Archives for May 2015

Budget 2015-2016 – Gender Lens

It has been the practice since 1984 for Federal Governments to produce a Women’s Budget Statement as one element of the official Budget Papers. In 2014 this practice ceased. There has been no explanation from the Government. It is regrettable that the Government has made this decision. Read on – Budget 2014 NFAW gender lens (final)“>Budget 2014 NFAW gender lens (final)

It’s time to talk Paid Parental Leave, Tony

WOMEN’S AGENDA talking about Paid Parental Leave

visit –

Maternal Access to 26 weeks part-Government-Funded Paid Parental Leave

Call-to-Protect-Paid-Parental-Leave-FinalWe, the undersigned organisations and individuals, make this statement of support for the current Paid Parental Leave scheme.

The Scheme enacted by the Parliament has the twin objectives of enhancing child and maternal well being and supporting parental work force participation. The universal Government scheme underpins whatever employees are able to obtain by negotiation with employers, with the aim of extending total paid leave as close as possible to a full 26 weeks recommended by the World Health Organisation.

We are dismayed by the proposal to remove access to the minimum leave entitlements provided by Government scheme for all employees entitled to additional employer-funded paid parental leave.

The proposal flies in the face of universal acknowledgement of the benefits of 26 weeks leave and of the findings of the evaluation of the Government scheme.

For the following reasons, we call on the Government to reverse its stated position and guarantee universal access to Government-funded paid parental leave:

The current scheme provides universal access to paid parental leave.

The current scheme is based on the Productivity Commission’s recommendation to establish universal access to paid parental leave for up to 18 weeks at the minimum wage for working parents with an additional two weeks leave reserved for partners who share in the primary care of the child. It was anticipated that at some point in the future, Government would extend the scheme to include minimum superannuation contributions.

The minimum entitlements provided by the Government were intended to be complemented by employer schemes which lengthened the period of paid parental leave to achieve the optimal leave period recommended by the World Health Organisation of 26 weeks.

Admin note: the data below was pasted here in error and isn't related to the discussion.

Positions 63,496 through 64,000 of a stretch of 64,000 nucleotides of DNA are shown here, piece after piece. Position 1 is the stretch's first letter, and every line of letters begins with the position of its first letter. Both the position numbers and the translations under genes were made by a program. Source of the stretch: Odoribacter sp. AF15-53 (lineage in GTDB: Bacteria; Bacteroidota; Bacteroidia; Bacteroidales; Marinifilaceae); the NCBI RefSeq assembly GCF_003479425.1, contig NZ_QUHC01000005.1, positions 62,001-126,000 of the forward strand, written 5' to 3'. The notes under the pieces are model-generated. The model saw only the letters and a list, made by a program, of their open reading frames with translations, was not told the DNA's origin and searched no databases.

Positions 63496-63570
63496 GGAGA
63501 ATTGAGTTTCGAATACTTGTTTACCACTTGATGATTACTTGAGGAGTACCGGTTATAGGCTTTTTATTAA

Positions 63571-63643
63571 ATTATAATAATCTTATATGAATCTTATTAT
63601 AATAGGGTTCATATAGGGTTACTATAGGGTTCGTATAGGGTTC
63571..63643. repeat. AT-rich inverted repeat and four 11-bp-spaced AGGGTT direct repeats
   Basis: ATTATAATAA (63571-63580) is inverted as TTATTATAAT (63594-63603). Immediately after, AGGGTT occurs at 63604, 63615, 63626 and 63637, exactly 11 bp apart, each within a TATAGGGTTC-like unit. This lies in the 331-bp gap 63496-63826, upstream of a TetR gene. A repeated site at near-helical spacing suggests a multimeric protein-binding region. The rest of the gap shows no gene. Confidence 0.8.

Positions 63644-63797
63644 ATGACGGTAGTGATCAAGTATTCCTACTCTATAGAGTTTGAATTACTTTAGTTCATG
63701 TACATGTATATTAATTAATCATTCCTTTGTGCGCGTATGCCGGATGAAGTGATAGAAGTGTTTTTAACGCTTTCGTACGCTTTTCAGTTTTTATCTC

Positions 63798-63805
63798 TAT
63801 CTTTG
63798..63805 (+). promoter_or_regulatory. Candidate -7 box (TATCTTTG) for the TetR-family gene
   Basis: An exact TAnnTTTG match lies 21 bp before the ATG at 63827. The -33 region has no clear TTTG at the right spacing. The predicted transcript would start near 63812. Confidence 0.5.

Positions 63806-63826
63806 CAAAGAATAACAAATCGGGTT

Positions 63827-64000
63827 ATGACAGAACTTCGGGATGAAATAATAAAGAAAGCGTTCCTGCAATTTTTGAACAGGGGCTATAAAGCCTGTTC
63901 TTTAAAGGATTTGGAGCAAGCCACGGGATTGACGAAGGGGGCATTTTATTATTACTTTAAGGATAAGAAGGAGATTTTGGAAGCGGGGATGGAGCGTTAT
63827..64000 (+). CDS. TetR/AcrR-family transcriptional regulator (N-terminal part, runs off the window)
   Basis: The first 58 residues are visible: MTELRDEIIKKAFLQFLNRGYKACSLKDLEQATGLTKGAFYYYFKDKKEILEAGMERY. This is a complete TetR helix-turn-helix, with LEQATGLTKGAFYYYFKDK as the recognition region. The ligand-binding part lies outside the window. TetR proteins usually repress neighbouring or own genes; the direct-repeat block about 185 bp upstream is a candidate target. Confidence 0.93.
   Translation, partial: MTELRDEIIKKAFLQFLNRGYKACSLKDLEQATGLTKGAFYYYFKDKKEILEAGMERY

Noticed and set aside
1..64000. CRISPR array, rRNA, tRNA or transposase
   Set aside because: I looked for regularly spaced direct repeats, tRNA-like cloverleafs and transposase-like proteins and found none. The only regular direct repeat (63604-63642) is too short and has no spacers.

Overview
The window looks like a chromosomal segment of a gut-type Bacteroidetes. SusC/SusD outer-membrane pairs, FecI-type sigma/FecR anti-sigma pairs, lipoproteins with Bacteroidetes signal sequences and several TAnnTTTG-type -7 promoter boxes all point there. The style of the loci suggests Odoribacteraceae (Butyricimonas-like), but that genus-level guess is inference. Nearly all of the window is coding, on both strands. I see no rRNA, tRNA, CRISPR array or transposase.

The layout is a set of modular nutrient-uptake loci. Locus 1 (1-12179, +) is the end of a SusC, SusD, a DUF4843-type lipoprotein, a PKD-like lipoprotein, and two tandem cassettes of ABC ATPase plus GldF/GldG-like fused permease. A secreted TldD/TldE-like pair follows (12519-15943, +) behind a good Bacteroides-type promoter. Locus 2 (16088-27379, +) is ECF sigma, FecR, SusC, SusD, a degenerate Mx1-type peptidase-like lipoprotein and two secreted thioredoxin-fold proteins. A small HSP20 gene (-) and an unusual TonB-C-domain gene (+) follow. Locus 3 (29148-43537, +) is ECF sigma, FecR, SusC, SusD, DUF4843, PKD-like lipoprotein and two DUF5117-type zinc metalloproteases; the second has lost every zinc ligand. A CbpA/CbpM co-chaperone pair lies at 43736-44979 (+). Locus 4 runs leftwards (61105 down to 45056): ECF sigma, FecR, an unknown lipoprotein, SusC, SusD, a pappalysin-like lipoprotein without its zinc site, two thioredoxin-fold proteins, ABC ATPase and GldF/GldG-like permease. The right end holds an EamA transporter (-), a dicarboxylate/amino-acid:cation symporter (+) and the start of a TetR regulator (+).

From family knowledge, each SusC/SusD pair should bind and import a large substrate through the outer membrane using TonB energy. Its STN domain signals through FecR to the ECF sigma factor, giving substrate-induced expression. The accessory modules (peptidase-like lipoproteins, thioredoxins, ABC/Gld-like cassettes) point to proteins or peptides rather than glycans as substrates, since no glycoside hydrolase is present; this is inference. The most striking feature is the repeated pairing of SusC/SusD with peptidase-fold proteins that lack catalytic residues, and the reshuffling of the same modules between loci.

The Productivity Commission estimated that the scheme would ensure more families have capacity to provide exclusive parental care for children for six to nine months and increase workforce participation on average by up to 6 months per woman over her lifetime.

Government funded paid parental leave was introduced as a universal scheme – to be available to all families in Australia. It must stay that way.

Paid parental leave has significant health benefits for both mother and child
There is compelling evidence of health and welfare benefits for mothers and babies from a period of postnatal absence from work for the primary caregiver of around six months.
Australian guidelines and the World Health Organisation recommend that infants are fed nothing but breast milk for their first six months of life and continue to be breastfed into their second year. Exclusive breastfeeding ensures that babies receive the full nutritional and development benefits as well as protection against infection and some chronic disease.

Breastfeeding is the biological and social norm for infants. Having a child and taking time out for family reasons is viewed by the community as part of the usual course of work and life for parents in the paid workforce. Paid parental leave helps ensure that working mothers have the capacity to meet their child’s needs during the first few months of life whilst remaining in employment.

A reduction in the period of paid parental leave means parents who must return to work once the paid period expires will have to find care for their young infant. We note Budget proposals for expansion of child care beyond 2017. Even so, places for babies in childcare centres are limited and difficult to access. Care for infants is very expensive to provide. Early exposure of infants to group care increases the risk of infectious disease. Where child care is not available these mothers may drop out of the workforce. A reduced period of paid parental leave combined with a lack of supply of childcare for babies may lead to a reduction in women’s workforce participation. Good policy design will support a smooth transition between paid parental leave and childcare. This policy extends the gap between the conclusion of paid parental leave and childcare.